As the call out to the riders to saddle up, the Velo gives me grief in the starting drill. I didn't reset the choke or tickle her as I normally would. She decides that I'm not quite ready to ride and will not comply. A few more kicks, still nothing but a very grumpy Velo. As I become somewhat flustered a partial set of riders head out of the lot. More halfhearted kicking and still no love. I then begin to fiddle with the choke... nothing. People are heading out on to the road but a few hold back waiting for me to get the MSS going. Hmmm, maybe if I tickle it a bit... nothing. Open the throttle wide with the compression released giving a few 'clearing' kicks in case I've flooded it... still no love. The sickness threw off my concentration; the starting drill totally out of sync.
Without letting my lack of concentration hold everyone up;I roll her back in first, pull in the clutch and start pushing her as fast as possible across the parking lot. Bounding into the air with a last bit of energy I come down cleanly from the vault onto the seat. The clutch is drop and with a quick whip back on the throttle she fires as if we were riding along for hours before. Off to Brit Jam we go!.
A bout a mile or so up the road Rick and Lucie have pulled over the group to wait for rest of us. I feel somewhat shamed for holding up everybody.Yet need to remember that this 'waiting' is a sign the the club is behind its members. All those that waited were doing so as what we all do for fellow motorcyclist.
The ride was very impressive. Tree covered roads, gentle winding curves with infrequent stops throughout the journey. You could look up different videos on YouTube of bike rides throughout New England but not a one really gives you a good sense of what its all about. When you ride under a canopy of sugar maples or smell the fir trees in the state parks, it gives you a sense of peace and relaxation. hats off to Rick and Lucie for a wonderful journey to Brit Jam. For most of the ride the MSS and I hang back towards the back of the group keeping some extra braking distance while waving riders on to the fore front. A few stops here and there, a couple of brisk sprints.When we arrive at Brit Jam the gate workers were equally impressed with the Mass B.I.A. numbers.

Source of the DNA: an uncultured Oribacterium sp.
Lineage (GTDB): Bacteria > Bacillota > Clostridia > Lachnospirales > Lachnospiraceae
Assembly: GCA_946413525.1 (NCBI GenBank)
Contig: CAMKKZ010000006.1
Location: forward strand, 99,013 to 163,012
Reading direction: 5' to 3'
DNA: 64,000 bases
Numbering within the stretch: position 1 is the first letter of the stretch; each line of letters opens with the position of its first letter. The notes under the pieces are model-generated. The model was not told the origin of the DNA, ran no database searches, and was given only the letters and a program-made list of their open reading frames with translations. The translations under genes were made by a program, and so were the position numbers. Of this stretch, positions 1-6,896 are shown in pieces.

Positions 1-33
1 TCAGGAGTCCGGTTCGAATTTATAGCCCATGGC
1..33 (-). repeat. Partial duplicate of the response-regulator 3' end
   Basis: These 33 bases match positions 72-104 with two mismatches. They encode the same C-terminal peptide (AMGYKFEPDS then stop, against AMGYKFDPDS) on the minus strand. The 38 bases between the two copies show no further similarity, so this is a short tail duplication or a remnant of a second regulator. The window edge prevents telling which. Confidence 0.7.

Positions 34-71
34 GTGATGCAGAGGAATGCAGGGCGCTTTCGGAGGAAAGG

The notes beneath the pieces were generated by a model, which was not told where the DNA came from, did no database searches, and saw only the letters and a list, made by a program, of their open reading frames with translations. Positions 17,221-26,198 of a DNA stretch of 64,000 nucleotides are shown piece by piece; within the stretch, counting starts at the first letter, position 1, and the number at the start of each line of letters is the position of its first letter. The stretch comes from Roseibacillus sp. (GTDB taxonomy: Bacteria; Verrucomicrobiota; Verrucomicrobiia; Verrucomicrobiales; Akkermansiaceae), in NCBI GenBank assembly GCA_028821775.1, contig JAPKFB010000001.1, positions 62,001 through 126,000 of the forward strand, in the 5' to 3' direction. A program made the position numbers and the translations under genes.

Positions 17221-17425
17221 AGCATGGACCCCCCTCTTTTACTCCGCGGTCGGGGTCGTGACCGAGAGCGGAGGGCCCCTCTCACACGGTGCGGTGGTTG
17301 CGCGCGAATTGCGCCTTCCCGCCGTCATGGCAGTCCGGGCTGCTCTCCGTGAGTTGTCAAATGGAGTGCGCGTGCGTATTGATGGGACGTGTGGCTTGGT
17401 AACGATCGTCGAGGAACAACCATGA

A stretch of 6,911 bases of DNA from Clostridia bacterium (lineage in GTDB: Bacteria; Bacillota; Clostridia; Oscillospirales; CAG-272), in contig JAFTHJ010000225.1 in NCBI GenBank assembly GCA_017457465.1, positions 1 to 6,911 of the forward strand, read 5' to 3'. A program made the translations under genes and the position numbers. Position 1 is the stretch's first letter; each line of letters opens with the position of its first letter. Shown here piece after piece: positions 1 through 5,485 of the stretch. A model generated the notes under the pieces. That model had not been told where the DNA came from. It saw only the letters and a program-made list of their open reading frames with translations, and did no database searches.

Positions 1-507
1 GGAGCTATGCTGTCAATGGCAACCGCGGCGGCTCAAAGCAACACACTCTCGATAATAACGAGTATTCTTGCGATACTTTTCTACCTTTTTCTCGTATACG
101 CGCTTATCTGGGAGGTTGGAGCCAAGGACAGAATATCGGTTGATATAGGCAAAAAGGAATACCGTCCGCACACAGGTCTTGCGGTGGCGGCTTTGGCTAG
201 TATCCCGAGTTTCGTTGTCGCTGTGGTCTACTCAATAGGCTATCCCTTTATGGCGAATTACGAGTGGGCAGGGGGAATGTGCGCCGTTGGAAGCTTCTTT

Having never been to Brit Jam I was amazed by the activity and things all over. Lots of vendors and clubs surrounding the field. There were plenty of classes to enter bike into, including Japanese and American. there were many people I'd met at previous shows and rides it was great to see them as well. Big crowds, good music and good food; a great time was had by all! It was great to see a few friends; Johnny Sprockets greeted B.I.A. members at the gate and on the field was a cool cat named Steven. I met Steven a few shows back and really like his style of rocker lifestyle.
|Steven and the MSS|
One of the more [ notable events ] was not one but two Velocette MkVIII KTTs on the field. The Velocette MkVIII KTT, a mythical beast of racing origin; an overhead camshaft engine from the 40's. Never really produced in great numbers, these machines are uncommon in general circuits. So it is a great treat to see one being shone at a local show. KTT can only to be up-staged by a Model O or Roarer in Velo circles.
|Bob kicking the BSA over|
Three Velocettes were announced in the awards; Adam Schoolsky won First place in the 1963 to 70 classic class. Randy Hoffman gathered an award for his 1948 MkVIII KTT and my MSS was awarded with a trophy for Original condition. Impressive as there were only a handful of Velos at this show.
|John Dolber,Larry Ronai, Adam Schoolsky and Randy Hoffman|
|Velocette MAC 350|